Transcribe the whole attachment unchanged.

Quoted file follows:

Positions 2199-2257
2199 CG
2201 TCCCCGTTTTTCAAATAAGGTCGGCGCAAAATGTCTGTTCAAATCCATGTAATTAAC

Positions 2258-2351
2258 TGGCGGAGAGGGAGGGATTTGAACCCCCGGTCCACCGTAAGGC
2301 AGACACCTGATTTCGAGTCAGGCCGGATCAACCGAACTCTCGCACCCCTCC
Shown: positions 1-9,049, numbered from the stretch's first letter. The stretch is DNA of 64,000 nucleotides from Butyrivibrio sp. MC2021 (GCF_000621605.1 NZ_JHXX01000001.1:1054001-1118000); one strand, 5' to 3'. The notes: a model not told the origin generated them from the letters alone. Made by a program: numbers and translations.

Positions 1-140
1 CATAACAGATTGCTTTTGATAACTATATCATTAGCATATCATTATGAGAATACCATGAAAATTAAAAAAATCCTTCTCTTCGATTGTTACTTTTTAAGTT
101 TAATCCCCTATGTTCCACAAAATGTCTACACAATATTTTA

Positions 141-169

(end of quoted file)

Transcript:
Positions 2199-2257
2199 CG
2201 TCCCCGTTTTTCAAATAAGGTCGGCGCAAAATGTCTGTTCAAATCCATGTAATTAAC

Positions 2258-2351
2258 TGGCGGAGAGGGAGGGATTTGAACCCCCGGTCCACCGTAAGGC
2301 AGACACCTGATTTCGAGTCAGGCCGGATCAACCGAACTCTCGCACCCCTCC
Shown: positions 1-9,049, numbered from the stretch's first letter. The stretch is DNA of 64,000 nucleotides from Butyrivibrio sp. MC2021 (GCF_000621605.1 NZ_JHXX01000001.1:1054001-1118000); one strand, 5' to 3'. The notes: a model not told the origin generated them from the letters alone. Made by a program: numbers and translations.

Positions 1-140
1 CATAACAGATTGCTTTTGATAACTATATCATTAGCATATCATTATGAGAATACCATGAAAATTAAAAAAATCCTTCTCTTCGATTGTTACTTTTTAAGTT
101 TAATCCCCTATGTTCCACAAAATGTCTACACAATATTTTA

Positions 141-169